Winter is extremely hard on vehicles of all types, and especially on fleet vehicles under heavy use. Without a clear strategy, not only for winterization but also for cold-specific vehicle maintenance and operation, fleets may suffer an unusually high failure rate in cold weather.
Best practices for keeping fleet vehicles operating at peak performance in the harshest of climates include:
1. Add Some Spark. Spark plugs acting up will become even more problematic in cold weather. Replace them now. Likewise, aging batteries (3+ years) should be replaced before the cold sets in. For fleet vehicles with fairly new batteries, keep them corrosion free with a post and terminal cleaner to avert big trouble.
2. Stay Fueled. Drivers should never let fuel levels drop below one half a tank of gas. If water vapor collects in the bottom of a tank, it can be drawn into the fuel line and freeze, preventing engine start. In areas of extreme cold, adding gas-line antifreeze will lessen the chances of frozen water vapor disrupting engine operation.
3. Consider Fluids. In addition to oil changes at the recommended mileage (a must during cold weather), checking and topping off fluids such as coolant, power steering, brake, windshield washer, and battery (if applicable) is critical prior to and during cold periods.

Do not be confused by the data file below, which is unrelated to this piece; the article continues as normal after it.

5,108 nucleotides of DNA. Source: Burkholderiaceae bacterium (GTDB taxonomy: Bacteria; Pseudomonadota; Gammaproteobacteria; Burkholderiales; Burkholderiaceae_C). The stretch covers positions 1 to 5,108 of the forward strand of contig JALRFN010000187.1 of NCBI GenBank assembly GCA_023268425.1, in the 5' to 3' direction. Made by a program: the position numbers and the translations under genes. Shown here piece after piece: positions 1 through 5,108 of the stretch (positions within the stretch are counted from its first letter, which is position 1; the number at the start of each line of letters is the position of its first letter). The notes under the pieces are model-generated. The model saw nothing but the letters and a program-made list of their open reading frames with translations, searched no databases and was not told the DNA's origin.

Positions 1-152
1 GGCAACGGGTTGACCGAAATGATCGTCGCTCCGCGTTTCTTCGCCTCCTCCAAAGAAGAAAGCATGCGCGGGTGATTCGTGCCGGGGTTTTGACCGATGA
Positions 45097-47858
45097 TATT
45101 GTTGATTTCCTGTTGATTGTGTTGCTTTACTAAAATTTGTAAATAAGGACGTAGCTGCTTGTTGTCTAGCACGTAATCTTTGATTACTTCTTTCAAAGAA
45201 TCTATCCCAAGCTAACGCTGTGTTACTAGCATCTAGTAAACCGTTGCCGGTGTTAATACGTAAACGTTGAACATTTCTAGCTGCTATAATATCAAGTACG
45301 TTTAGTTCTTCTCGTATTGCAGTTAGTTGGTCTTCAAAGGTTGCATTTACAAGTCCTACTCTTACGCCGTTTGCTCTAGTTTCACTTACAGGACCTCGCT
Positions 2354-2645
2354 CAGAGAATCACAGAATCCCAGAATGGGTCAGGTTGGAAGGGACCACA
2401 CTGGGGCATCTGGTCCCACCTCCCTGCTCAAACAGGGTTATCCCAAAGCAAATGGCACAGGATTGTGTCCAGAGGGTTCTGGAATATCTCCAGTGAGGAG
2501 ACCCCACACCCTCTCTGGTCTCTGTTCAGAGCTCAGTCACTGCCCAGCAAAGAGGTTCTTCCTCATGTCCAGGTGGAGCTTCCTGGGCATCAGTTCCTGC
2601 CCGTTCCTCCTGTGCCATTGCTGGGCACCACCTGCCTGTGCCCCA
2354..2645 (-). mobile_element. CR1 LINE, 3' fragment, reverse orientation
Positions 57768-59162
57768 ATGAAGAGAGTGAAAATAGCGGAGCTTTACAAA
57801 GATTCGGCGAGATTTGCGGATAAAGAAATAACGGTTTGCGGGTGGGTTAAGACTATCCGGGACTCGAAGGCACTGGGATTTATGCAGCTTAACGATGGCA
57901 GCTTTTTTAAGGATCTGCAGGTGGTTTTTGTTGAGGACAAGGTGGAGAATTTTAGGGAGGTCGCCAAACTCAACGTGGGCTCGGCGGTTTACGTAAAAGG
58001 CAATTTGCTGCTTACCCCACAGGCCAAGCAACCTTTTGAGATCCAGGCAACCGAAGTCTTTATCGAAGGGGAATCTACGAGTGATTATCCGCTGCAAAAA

4. Keep It Clear. Maintaining vehicle wipers in peak condition is especially important during winter. In areas of heavy snow or frequent storms, fleet operators should consider switching to heavy-duty blades, which can also cut through some ice buildups. Visibility — both for the fleet driver and for the vehicle itself to drivers — is also affected by the brightness of lights. Check each vehicle to make sure every light is working at full beam.
5. Under Pressure. The precipitous temperature drops of winter can cause dangerous tire pressure changes. Drivers should check tire pressure several times a month — more often in areas that experience substantial fluctuations. Improperly inflated tires can reduce gripping action when drivers need it most.
6. Be Proactive. Proactive maintenance, such as inspecting and replacing frayed belts and worn brake pads, is especially important before and during cold weather.
Companies operating without a maintenance reminder program may find it challenging to stay on top of winter operational maintenance, especially in areas where storms may cause teams to be short-handed.
Whether a fleet opts for a manually driven solution such as Microsoft Outlook's Task feature or a comprehensive maintenance management solution with alerts, reminders and prompts for both replacements (brake pads, belts, and other routine replacements) to staged interventions (such as checking lights and tire pressure) can prevent costly breakdowns and avoid accidents.
These tips were compiled by Ownersite Technologies, a web-based and mobile solutions company for fleet maintenance.
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